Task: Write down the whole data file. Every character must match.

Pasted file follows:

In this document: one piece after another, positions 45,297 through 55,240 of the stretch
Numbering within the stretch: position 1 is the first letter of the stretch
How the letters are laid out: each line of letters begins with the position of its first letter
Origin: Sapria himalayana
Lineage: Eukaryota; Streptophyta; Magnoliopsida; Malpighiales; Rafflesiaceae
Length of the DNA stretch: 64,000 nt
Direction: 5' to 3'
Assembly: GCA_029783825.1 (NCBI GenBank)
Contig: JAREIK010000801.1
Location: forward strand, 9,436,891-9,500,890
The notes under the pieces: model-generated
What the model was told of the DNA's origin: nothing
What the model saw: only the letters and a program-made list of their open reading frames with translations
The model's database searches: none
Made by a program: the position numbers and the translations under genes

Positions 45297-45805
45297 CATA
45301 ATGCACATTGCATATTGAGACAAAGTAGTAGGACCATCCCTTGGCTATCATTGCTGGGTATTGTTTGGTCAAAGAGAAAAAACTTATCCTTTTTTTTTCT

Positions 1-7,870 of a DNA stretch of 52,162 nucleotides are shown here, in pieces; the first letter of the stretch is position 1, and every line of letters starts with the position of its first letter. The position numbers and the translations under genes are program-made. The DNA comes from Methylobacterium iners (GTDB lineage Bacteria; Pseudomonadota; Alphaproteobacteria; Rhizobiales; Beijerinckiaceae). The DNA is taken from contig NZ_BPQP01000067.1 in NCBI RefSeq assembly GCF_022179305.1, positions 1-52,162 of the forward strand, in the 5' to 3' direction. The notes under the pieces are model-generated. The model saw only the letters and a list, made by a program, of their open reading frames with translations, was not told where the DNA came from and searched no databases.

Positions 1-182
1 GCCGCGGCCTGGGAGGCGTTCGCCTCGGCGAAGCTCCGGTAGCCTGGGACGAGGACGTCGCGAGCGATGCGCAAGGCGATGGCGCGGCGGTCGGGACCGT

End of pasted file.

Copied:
In this document: one piece after another, positions 45,297 through 55,240 of the stretch
Numbering within the stretch: position 1 is the first letter of the stretch
How the letters are laid out: each line of letters begins with the position of its first letter
Origin: Sapria himalayana
Lineage: Eukaryota; Streptophyta; Magnoliopsida; Malpighiales; Rafflesiaceae
Length of the DNA stretch: 64,000 nt
Direction: 5' to 3'
Assembly: GCA_029783825.1 (NCBI GenBank)
Contig: JAREIK010000801.1
Location: forward strand, 9,436,891-9,500,890
The notes under the pieces: model-generated
What the model was told of the DNA's origin: nothing
What the model saw: only the letters and a program-made list of their open reading frames with translations
The model's database searches: none
Made by a program: the position numbers and the translations under genes

Positions 45297-45805
45297 CATA
45301 ATGCACATTGCATATTGAGACAAAGTAGTAGGACCATCCCTTGGCTATCATTGCTGGGTATTGTTTGGTCAAAGAGAAAAAACTTATCCTTTTTTTTTCT

Positions 1-7,870 of a DNA stretch of 52,162 nucleotides are shown here, in pieces; the first letter of the stretch is position 1, and every line of letters starts with the position of its first letter. The position numbers and the translations under genes are program-made. The DNA comes from Methylobacterium iners (GTDB lineage Bacteria; Pseudomonadota; Alphaproteobacteria; Rhizobiales; Beijerinckiaceae). The DNA is taken from contig NZ_BPQP01000067.1 in NCBI RefSeq assembly GCF_022179305.1, positions 1-52,162 of the forward strand, in the 5' to 3' direction. The notes under the pieces are model-generated. The model saw only the letters and a list, made by a program, of their open reading frames with translations, was not told where the DNA came from and searched no databases.

Positions 1-182
1 GCCGCGGCCTGGGAGGCGTTCGCCTCGGCGAAGCTCCGGTAGCCTGGGACGAGGACGTCGCGAGCGATGCGCAAGGCGATGGCGCGGCGGTCGGGACCGT